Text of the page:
Plastic Bag Recycling: Good Progress, but Numbers Show Recycling Alone May Not Be Enough. Use of Compostable Bags Could be Key to Improving Waste Recovery By Lynne Brum

CAMBRIDGE, Mass., July 1, 2013 /PRNewswire/ -- I recently read an article in Plastics and Rubber Weekly stating that in 2011, "More than one billion pounds of post-consumer plastic bags and film were collected for recycling in the US." According to the report, plastic bag and film recycling is up four percent from 2010, and film recycling up 55 percent from 2005. The report indicates that the increase in the purchase of recycled materials has been driven by plastic and composite decking organizations.

(Logo: http://photos.prnewswire.com/prnh/20130607/NE28327LOGO-b )

Composite decking has emerged as a terrific option for recycling plastics, and accounts for 55 percent of post-consumer film that was recycled.

While we at Metabolix would like to applaud the great strides that have been taken in the recycling of consumer film and bags, it is also important to note that there is still a long way to go. The rate of recycling for plastic bags remains low, at just over 11 percent for "Bags, Sacks and Wraps" in 2011. This 11 percent is likely bolstered by the inclusion of easily recyclable LDPE commercial shipping wrap along with grocery bags, usually made from HDPE. The Municipal Solid Waste report from 2011 also shows that recovery of plastic bags and wraps lost 0.4 percent from 2010. This certainly is not a large loss, but disappointing as compared to the 2 percent increase we saw from 2009 to 2010.

I know that recycling bags isn't easy from the consumer's perspective, as plastic bags are typically not part of "single stream" curbside municipal recycling programs—so even under the best circumstances, recycling involves a trip to a participating collection site, usually a grocery store. In my experience, while I always try to bring a reusable cloth bag with me to the store, my success rate is not 100 percent. The plastic bags that I get from the grocery store most often end up lining my smaller wastebaskets before going right into the trash, and on to the dump. So even though I've reduced my use of these bags and reused them, I'm still failing on the recycling end. And with the United States using more than 100 billion plastic grocery bags every year, sustainable alternatives need to be adopted more widely to help reduce the use of conventional plastic bags.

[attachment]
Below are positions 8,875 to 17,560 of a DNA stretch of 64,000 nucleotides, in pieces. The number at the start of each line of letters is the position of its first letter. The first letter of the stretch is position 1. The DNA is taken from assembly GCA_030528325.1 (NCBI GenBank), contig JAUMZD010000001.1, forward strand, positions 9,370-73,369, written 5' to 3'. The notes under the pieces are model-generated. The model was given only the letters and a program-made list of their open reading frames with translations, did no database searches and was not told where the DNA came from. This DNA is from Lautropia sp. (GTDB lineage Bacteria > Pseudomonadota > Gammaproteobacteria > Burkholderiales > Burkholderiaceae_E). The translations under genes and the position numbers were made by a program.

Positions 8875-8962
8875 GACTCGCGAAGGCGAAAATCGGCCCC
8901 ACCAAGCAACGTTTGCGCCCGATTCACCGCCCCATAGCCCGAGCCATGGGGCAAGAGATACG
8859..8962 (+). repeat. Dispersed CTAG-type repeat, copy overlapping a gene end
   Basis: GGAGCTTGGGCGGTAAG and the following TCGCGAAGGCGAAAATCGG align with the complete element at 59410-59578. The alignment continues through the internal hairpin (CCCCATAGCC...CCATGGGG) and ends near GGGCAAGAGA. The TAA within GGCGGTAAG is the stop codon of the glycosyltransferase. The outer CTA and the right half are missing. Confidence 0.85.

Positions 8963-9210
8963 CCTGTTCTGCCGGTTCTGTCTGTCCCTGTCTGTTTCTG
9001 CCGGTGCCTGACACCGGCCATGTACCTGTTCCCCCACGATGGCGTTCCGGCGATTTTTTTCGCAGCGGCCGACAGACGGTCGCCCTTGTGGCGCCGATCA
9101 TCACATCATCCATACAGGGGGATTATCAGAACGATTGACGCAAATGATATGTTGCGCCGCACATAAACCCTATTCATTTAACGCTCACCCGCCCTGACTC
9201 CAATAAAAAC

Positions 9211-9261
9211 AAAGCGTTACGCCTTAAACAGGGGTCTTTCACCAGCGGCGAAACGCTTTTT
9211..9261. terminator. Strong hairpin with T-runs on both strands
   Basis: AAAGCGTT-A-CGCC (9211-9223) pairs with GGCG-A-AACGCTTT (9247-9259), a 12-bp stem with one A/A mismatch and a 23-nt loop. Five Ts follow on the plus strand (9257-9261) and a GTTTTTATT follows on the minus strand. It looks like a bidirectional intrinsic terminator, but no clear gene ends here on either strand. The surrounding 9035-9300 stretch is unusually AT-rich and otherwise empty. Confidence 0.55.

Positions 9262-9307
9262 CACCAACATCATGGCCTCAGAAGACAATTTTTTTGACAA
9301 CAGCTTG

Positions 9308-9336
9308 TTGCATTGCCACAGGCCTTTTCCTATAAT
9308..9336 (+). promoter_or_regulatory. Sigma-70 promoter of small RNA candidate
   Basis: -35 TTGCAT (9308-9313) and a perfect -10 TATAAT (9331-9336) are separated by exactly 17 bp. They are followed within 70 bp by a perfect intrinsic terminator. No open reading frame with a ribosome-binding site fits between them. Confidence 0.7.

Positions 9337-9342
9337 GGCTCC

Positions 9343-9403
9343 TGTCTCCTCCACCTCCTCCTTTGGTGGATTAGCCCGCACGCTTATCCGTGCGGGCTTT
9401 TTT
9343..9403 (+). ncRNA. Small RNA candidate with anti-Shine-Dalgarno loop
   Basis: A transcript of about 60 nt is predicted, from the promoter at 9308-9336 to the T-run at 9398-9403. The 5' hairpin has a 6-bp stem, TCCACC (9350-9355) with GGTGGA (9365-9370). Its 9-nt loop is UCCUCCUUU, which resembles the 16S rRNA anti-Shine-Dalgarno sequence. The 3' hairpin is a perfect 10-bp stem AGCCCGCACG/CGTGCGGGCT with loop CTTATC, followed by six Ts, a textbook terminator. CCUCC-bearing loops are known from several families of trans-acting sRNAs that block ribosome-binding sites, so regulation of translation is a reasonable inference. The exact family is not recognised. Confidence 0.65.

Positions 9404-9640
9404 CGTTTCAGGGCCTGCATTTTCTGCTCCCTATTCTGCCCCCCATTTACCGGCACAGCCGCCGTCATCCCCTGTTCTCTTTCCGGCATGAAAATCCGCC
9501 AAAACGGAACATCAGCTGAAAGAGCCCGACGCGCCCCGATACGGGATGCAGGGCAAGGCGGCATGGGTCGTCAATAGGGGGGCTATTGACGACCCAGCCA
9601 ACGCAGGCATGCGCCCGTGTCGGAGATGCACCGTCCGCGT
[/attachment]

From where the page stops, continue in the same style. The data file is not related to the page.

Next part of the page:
The emergence of compostable resins such as Metabolix's innovative Mvera™ B5008 presents a sustainable alternative to recycling.  Mvera B5008 resin is processed into film to make compostable bags that are performance equivalent to petroleum-based plastics.  The film is used to make shopping bags that can be directly composted or reused for food scrap collection, and then be composted along with the food scraps.  Please read our compostable bags FAQ for more information.

We all need to do our part to help reduce the use of fossil-fuel based plastics, especially single-use bags. Recycling of plastic film and bags is a part of the equation, and it is encouraging to see good numbers, and a robust composite decking market for recycling of these materials. But at only 4.3 percent recovery of plastic grocery bags in 2010, there is so much room for improvement. Diligent recycling and more convenient facilities, the use of reusable bags and the use of compostable bags represent three important ways to accomplish that goal.

Read the full post on the Metabolix blog.

SOURCE Metabolix, Inc.



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